“Thousands try, hundreds die. Do not take to the sea,” the U.S. Coast Guard warns would-be migrants in a new public service announcement.
Following dozens of known drowning deaths at sea this year, the U.S. Coast Guard and Haitian-American community activists unveiled a public service campaign Thursday urging Haitians to avoid immigrant smugglers. They’re also asking Haitian family members in the United States to refrain from financing the smuggling operations, because they are so dangerous.
“Do not go to the sea. Do not put yours lives in the hands of these ruthless smugglers,” said Captain Mark Fedor, Chief of Law Enforcement for the Seventh Coast Guard District in Miami. “They don’t care about your dreams, they don’t care about your children, they don’t care about your personal safety. All they care about is your money, and they’re willing to do anything to get it,” he said.
The last year, U.S. officials have seen a dramatic rise in the number of Haitians being smuggled in small, often-overcrowded boats across the 80-mile-wide Mona Passage to Puerto Rico, a U.S. commonwealth. So far this year, the Coast Guard and other law enforcement officials have apprehended 2,265 Haitians crossing the Mona Passage. That compares to just 188 Haitians caught there in the previous eight years. Authorities say an illegal trip to Puerto Rico can cost as much as $2,000 per person and is especially dangerous, because of the rough waters and the rugged coastlines on the barren islands where many of the smugglers drop their passengers. “They (smugglers) will stop 20 to 30 yards out, they’ll force everyone off the boat and make them swim for it,” said Fedor. “The surf conditions can be very dangerous. I compare it to a washing machine.”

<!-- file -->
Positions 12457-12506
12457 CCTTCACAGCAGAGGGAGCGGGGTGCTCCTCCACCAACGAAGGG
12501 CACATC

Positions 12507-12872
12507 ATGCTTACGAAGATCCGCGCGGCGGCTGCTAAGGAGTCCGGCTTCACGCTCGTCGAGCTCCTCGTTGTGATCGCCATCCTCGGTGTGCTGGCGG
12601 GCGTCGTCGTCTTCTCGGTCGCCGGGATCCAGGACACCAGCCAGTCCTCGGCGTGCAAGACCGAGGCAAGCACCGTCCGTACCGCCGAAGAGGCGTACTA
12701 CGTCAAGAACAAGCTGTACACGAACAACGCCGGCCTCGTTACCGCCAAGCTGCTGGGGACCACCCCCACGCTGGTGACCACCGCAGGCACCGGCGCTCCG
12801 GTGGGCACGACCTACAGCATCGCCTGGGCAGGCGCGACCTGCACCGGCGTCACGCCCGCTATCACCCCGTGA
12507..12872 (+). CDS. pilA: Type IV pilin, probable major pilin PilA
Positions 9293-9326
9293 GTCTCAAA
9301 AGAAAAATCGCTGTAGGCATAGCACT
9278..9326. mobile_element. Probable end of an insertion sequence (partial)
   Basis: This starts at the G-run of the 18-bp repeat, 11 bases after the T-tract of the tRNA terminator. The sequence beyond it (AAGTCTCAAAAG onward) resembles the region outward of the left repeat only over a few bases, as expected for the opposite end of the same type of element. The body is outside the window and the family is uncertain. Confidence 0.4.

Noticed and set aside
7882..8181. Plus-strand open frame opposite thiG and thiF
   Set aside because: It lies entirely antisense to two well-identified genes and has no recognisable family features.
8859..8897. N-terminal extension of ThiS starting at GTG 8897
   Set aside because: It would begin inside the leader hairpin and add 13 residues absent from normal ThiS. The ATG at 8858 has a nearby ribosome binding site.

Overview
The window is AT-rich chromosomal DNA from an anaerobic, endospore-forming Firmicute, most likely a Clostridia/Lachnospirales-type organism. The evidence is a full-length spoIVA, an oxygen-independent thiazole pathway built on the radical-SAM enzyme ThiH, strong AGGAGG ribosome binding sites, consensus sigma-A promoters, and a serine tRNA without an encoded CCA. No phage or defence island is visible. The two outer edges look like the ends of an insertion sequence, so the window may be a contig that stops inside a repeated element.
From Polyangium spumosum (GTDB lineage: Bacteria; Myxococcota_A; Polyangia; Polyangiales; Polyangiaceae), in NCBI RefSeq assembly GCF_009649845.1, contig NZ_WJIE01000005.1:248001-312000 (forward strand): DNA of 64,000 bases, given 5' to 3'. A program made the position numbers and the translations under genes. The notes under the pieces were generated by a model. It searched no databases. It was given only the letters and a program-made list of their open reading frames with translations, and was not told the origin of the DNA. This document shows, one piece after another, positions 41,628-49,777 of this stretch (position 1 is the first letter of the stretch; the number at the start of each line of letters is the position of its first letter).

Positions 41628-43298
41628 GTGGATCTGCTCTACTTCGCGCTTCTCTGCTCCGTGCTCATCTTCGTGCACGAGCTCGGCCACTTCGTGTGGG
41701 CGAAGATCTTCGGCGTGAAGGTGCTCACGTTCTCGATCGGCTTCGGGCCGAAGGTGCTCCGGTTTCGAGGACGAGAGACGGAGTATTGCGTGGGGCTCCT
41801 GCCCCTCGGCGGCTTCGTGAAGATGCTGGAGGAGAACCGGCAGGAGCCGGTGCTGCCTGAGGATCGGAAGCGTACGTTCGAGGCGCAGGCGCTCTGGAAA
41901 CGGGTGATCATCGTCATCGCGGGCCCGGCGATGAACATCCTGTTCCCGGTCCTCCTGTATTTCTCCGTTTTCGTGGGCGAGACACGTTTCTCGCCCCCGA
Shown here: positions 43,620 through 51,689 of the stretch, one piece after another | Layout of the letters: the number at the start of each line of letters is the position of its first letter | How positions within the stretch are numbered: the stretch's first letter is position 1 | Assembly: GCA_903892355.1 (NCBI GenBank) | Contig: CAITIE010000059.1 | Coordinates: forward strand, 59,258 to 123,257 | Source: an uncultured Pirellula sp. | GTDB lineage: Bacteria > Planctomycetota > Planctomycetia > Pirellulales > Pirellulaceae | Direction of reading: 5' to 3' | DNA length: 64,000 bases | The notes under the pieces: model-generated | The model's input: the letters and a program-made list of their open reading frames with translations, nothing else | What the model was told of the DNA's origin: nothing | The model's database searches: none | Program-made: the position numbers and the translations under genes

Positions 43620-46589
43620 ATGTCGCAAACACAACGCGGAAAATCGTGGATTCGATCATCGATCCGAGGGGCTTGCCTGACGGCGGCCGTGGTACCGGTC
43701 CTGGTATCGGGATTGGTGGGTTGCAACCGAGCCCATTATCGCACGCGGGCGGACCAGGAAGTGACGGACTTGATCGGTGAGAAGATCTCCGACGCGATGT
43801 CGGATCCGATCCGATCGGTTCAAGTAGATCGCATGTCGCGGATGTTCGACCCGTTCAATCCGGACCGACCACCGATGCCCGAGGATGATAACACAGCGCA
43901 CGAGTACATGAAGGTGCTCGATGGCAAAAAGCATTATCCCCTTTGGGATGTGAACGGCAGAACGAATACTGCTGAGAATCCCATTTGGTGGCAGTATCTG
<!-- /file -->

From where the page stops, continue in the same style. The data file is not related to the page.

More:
A 30-second public service announcement in both English and Creole will soon be played in Miami and Haiti. (See English version above). It claims, “Thousands try, hundreds die. Don’t go to the sea.” Francois Guillaume, the Haitian Consul General in Miami, says the campaign is designed to save lives. “We hear of the ones that don’t make it or that perish at sea,” he said. “But who knows how many other voyages have embarked from my homeland, Haiti, and we never heard of them because they just disappeared.”